This story was updated June 22, 2017.
There's a simple explanation for the haste with which the Senate is moving to pass a law that will have devastating consequences for the health of the tens of millions of Americans. They need the money.
Under budget reconciliation rules, Republicans cannot enact their tax cut package—one that will shower most of its largesse on large corporations and wealthy individuals—without coming up with offsetting budget cuts. The majority in Congress has put those tax cuts—offered at a time when the stock market is near its all-time high and unemployment has fallen to 4.3%—above continued stability for one-sixth of the U.S. economy.
Lingering hopes that moderates might stop this unnecessary cruelty were dashed yesterday when suburban Atlanta voters rejected sending Washington a message. Karen Handel's narrow victory in the heavily Republican 6th District came despite local opinion polls showing a large majority opposed the American Health Care Act. Moderate challenger Jon Ossoff had made AHCA opposition the centerpiece of his campaign.
House Majority Leader Paul Ryan (R-Wis.) told CNBC yesterday he hopes to put a tax cut bill on the president's desk this fall. The healthcare bill's reduction in the "baseline" was an important building block for that legislation, he said.
Or, to put it in terms a grandmother whose nursing home care is paid by Medicaid could understand, the $800 billion that will be cut from Medicaid's projected growth over the next decade will be used to give tax breaks to those who have benefited most from the bounty of the U.S. economy.
Ryan's and Senate Majority Leader Mitch McConnell's haste is also being dictated by political events. The special counsel's investigation of Russian meddling in the 2016 election and the overwhelmingly negative polls on the AHCA will continue to dominate the news cycle. Despite Handel's victory, they understand Democrats are likely to make big gains next year, and possibly regain control of the House.
But if all goes according to plan, by then the damage will be done. While the AHCA's cuts won't be felt until after 2020, states will need to begin planning right away for the new reality. Well before the Democrats even have a chance to regain control of both the White House and Congress and pass the legislation necessary to reverse the cuts, states will be edging perilously close to the day when they receive less federal support for Medicaid, which provides coverage for more than 1 in 5 Americans.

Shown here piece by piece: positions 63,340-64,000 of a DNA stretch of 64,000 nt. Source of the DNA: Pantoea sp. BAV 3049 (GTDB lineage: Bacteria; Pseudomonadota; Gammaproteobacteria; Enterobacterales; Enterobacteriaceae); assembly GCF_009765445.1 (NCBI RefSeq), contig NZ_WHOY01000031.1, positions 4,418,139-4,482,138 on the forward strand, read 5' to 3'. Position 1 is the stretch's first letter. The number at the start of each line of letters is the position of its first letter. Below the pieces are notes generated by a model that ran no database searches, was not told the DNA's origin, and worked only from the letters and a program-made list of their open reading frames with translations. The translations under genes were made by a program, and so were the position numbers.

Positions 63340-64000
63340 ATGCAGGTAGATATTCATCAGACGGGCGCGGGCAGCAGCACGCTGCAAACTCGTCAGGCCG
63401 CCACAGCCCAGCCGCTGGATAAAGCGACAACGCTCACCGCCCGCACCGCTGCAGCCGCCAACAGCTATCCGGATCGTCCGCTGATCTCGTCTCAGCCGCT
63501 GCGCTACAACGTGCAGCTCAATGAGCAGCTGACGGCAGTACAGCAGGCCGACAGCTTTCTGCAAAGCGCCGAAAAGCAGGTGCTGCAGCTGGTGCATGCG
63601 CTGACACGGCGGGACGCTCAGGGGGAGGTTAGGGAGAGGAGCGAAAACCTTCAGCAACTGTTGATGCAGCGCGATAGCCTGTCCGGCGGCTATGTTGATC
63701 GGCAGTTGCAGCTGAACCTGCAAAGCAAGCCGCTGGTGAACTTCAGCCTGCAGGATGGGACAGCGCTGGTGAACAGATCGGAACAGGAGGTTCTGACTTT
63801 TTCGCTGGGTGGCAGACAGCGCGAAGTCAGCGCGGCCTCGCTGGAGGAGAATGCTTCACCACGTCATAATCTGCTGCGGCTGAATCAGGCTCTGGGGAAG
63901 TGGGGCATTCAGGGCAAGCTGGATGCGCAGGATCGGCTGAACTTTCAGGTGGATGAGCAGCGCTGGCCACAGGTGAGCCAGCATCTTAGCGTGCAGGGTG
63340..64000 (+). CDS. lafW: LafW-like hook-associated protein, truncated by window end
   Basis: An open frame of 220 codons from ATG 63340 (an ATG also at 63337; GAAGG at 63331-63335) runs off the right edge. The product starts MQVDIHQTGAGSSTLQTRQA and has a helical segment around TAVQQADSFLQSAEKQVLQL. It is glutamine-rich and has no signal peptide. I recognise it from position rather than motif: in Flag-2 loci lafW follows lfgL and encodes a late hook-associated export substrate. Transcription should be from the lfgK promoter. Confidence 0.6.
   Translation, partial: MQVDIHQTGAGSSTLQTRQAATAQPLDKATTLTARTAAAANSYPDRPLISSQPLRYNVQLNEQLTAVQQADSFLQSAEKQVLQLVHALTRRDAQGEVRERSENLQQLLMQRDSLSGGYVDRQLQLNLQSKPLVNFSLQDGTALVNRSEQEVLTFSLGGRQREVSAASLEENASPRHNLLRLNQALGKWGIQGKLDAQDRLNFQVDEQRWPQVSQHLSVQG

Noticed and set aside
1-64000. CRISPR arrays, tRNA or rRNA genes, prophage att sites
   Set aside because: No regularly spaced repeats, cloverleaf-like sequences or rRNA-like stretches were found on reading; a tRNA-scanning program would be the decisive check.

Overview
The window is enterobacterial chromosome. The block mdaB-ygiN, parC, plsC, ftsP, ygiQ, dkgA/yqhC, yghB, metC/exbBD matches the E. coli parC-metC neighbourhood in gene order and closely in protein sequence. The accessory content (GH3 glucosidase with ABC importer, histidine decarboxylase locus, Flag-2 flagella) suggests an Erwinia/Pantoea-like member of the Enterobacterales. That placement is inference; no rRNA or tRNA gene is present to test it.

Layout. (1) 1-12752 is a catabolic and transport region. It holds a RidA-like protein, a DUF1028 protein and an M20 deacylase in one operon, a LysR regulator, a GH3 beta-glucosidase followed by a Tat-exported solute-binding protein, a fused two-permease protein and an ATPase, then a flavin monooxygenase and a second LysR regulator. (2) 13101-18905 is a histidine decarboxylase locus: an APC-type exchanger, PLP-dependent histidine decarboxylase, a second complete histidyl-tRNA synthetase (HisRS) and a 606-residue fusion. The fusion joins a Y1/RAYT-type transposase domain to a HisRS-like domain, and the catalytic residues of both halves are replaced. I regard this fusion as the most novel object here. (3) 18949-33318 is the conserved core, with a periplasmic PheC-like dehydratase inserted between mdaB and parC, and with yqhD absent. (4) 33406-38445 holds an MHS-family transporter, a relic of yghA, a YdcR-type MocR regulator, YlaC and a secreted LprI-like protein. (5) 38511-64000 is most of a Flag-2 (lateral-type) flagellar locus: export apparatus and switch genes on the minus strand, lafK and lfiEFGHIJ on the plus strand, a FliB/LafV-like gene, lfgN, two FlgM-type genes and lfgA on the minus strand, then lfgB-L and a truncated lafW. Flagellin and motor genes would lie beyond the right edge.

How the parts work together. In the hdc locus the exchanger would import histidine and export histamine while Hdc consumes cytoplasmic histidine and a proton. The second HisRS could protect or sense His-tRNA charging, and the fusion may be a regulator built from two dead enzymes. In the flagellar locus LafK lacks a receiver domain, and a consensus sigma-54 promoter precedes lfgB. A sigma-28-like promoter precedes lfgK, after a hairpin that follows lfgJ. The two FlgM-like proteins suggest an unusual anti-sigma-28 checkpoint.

The impact will vary among the states, which get anywhere from 50% to 74% of its overall Medicaid budget from the feds. The 31 states that expanded Medicaid under the Affordable Care Act will get hit the worst, with nine of them, including Vice President Mike Pence's Indiana, required to institute an immediate rollback of the expansion once federal support falls below 90% of its cost. Medicaid accounted for over 60% of the newly insured under the ACA.
States will need to develop strategies based on four unattractive options. They can either cut back eligibility; eliminate some nonmandatory services; cut rates to providers (already just two-thirds of Medicare rates in average); raise taxes; or adopt some combination of the four.
The odds of raising taxes in most states are slim. Republicans control most statehouses, and almost none of the federal tax breaks they plan to adopt will trickle down to middle-class families, making them less likely to be in a tax-raising mood.
And let's not forget the human cost. Expanding Medicaid saved lives—a 6.1% reduction in mortality each year, according to one study. That translates into tens of thousands fewer deaths each year among the 14 million people new to the program.
After a decade of struggle to make limited progress, the U.S. is on the cusp of a giant leap backwards. Under the AHCA, lower-income Americans will be in worse shape than before Barack Obama became president.